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How I, as a Christian, lived with a hidden alcohol addiction for years. And found a new beginning.

From the age of 20 I regularly drank a glass of wine for fun. While cooking, at dinner or in the evening and at the weekend. I noticed then that I really liked the effects of the alcohol. I felt less insecure, dared to make witty remarks and was lifted a bit above all the daily worries. Incentives also came in much less harshly.


Best friend and worst enemy

Over the years, the bottle of wine started to become my best friend. I could rely on him when I had had a tough day, when I dreaded a difficult conversation, or when I just didn't want to feel anything. A few wines always helped. During my pregnancy and breastfeeding period I left all alcohol without any problems. But with the hopeful thought: soon it will be allowed again! I can not wait!


It was only in recent years that I began to realize that I had an alcohol problem. Of course, that little voice in my head had been there way before, but I tried to ignore it. I was still in control, right? By the way, quitting was not an option. Of course it was God Who shook my foundations. That caused the phone to ring the moment I wanted to pour a glass. Or let me break four wine glasses in a week, so that I only had two left. My use increased. I started needing wine earlier in the day to 'function properly'. I became a hero in dosing the right amount, so that I could live my normal life with a constant intoxication. At the same time the realization grew that I was destroying myself. That I needed help.


Fight and prayer

Sometimes I tried to stop drinking. That only worked for a short time. My best friend could not be ignored and of course I quickly fell for him again. In the meantime I had ended up in a constant struggle with my addiction and with God. I did not understand: so often I had begged Him in deep desperation to release me from the alcohol. Then why did it not work to stop? How could there be a deep desire in me to do His will, while at the same time surrendering daily to my addiction? I felt so alone in my struggle. There was no suspection, although my husband did occasionally criticize me. But even he didn't know how deep I was. That I was busy with wine all day in my head and always had an opened bottle in the back of the cupboard.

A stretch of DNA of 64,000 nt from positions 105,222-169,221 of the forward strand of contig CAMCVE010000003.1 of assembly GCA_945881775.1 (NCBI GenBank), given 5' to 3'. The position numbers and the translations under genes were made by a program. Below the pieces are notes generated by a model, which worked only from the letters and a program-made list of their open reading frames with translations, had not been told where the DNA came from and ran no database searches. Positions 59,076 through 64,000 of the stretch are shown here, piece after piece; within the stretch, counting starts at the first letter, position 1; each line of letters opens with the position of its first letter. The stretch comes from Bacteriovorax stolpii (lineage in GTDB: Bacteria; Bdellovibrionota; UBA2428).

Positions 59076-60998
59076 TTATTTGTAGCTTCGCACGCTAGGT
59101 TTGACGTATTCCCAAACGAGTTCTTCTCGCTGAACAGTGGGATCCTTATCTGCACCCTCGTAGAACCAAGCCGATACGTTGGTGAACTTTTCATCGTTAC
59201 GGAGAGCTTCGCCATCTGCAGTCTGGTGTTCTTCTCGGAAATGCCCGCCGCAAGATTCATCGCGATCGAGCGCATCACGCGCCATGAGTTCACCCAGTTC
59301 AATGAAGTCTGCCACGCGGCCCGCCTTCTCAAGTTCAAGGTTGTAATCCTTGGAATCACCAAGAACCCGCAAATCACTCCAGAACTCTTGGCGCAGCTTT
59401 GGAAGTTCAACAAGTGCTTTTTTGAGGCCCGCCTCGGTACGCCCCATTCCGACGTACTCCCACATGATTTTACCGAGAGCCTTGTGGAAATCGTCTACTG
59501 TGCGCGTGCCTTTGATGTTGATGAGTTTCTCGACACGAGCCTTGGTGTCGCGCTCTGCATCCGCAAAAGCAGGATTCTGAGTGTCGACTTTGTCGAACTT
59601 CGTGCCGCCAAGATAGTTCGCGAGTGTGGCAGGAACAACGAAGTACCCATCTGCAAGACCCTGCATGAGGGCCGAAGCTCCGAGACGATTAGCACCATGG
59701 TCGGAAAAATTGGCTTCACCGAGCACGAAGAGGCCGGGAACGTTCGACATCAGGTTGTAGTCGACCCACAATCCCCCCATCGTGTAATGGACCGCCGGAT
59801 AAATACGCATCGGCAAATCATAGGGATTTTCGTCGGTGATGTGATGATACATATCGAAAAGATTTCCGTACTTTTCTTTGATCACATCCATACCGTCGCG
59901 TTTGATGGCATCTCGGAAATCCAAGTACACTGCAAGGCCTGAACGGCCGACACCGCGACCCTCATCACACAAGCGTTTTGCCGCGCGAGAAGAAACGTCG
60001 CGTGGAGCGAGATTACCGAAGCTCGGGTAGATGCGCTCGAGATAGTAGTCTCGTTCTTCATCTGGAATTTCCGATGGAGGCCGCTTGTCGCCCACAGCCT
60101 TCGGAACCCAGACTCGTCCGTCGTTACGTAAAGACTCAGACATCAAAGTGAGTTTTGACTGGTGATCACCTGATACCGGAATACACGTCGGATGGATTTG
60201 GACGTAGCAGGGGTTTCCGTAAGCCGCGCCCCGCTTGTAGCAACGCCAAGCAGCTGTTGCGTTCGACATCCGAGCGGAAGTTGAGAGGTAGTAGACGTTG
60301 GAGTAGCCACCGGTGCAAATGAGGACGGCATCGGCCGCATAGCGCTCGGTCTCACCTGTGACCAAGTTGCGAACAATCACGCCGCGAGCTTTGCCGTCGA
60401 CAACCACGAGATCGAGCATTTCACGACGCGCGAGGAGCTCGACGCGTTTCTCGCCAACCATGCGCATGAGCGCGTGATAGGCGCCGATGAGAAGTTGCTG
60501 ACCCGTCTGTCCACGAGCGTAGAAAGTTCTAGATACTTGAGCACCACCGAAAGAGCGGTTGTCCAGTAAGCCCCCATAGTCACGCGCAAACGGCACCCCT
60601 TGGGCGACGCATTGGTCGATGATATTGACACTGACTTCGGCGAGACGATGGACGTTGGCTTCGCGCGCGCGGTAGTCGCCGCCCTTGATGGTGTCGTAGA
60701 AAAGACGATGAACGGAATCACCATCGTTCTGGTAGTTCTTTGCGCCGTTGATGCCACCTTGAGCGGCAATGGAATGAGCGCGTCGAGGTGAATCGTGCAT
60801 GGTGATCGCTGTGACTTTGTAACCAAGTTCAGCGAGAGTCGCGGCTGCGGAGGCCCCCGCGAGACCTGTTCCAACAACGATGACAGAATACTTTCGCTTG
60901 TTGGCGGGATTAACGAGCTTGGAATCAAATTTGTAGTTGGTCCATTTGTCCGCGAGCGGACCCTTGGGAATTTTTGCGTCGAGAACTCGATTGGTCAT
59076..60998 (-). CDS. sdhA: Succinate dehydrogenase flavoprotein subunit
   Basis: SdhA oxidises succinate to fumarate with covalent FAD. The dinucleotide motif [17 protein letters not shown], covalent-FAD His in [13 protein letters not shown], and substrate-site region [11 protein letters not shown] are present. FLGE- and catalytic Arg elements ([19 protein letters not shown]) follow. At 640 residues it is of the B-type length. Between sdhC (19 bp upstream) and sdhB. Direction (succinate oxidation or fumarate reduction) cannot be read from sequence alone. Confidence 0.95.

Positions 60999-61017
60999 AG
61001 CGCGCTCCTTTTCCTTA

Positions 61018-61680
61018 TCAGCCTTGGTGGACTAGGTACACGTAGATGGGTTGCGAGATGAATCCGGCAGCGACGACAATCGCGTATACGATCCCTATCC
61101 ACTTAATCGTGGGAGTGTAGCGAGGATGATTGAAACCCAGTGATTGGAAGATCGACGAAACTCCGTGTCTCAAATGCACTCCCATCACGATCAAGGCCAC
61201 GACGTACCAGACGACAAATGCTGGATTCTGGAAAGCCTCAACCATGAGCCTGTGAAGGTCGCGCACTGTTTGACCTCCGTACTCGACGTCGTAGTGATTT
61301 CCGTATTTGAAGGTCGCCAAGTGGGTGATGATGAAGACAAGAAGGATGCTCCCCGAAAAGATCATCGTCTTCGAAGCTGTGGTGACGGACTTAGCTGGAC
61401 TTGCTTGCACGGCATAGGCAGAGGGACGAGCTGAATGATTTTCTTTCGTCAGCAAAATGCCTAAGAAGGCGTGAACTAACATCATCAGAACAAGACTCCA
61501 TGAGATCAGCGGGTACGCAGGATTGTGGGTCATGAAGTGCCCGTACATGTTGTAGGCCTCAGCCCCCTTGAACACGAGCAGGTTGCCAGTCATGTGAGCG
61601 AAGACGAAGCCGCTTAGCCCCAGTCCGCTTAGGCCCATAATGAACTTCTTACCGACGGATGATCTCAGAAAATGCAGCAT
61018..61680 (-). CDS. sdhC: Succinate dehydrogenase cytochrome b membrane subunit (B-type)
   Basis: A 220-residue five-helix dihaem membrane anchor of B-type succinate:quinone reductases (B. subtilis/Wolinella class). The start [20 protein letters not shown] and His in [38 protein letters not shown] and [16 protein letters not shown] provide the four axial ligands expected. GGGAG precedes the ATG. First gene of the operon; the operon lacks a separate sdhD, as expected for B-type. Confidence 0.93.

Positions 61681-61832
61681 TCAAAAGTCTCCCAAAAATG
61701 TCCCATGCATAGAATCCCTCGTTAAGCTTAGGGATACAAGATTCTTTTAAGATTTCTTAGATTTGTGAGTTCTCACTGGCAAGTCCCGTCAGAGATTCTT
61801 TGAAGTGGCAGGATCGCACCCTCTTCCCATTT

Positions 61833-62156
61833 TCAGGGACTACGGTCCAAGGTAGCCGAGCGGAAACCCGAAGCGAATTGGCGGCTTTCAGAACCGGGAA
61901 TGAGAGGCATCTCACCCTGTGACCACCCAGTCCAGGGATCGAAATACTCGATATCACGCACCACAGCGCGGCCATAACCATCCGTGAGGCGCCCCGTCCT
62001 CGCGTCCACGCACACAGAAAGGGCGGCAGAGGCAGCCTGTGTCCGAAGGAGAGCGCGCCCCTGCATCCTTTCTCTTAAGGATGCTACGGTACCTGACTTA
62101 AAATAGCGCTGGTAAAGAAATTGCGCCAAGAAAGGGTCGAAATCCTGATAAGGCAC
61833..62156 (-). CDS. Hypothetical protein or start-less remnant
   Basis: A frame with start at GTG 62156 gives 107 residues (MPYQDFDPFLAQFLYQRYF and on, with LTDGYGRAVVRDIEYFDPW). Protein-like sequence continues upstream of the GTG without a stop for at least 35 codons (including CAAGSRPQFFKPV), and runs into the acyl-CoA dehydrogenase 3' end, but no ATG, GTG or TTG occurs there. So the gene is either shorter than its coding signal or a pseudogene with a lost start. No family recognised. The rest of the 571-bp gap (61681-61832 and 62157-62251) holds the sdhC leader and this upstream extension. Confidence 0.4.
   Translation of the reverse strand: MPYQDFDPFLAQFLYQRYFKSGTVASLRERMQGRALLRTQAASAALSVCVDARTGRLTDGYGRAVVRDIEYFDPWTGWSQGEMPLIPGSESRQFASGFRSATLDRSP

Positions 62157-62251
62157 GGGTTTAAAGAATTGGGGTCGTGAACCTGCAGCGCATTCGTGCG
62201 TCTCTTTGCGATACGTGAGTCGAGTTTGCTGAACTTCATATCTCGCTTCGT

My Goliath

During a church service I was touched by a sermon about David and Goliath. The pastor asked: what is your Goliath, your great enemy, against whom you are fighting? You must not only destroy it, you must completely destroy it. After all, Goliath did not just fall down to the ground. His head had to be taken off as a sign that he was completely defeated. Just as Jesus completely conquered satan and all evil powers. Only in Him is there power to defeat our enemies. That sermon was the beginning of my turnaround. I made the step and told my husband about my addiction. The same week I went to the GP with an excuse about a sore throat. A first step towards help.


My own GP was absent and I never met this GP before. At the end of the conversation I brought up my real request for help. The GP did not say much, listened carefully and looked at me with a look in which I saw understanding and not condemnation. That I just met him that day, I experience as guidance from Above. I never saw him in practice again after that day. A little relieved, I went out with an appointment for a meeting with my own doctor the following week.


Well-intentioned help with counterproductive effect

The decision had been made. I stopped drinking overnight and threw out all the wine. It turned out that it was not wise to do this on your own and without medication. I felt quite sick and dizzy for a few days. On the advice of my doctor, I went to an intake interview in addiction care. The care providers there felt that I mainly needed psychological help. That is why I was looking for a Christian coach in my own region. I had constructive conversations with her. Unfortunately, this coach turned out to have insufficient experience with addiction problems. When it came to my craving for alcohol, she said I could have a glass of wine very occasionally, when I really 'needed' it. And of course I believed her.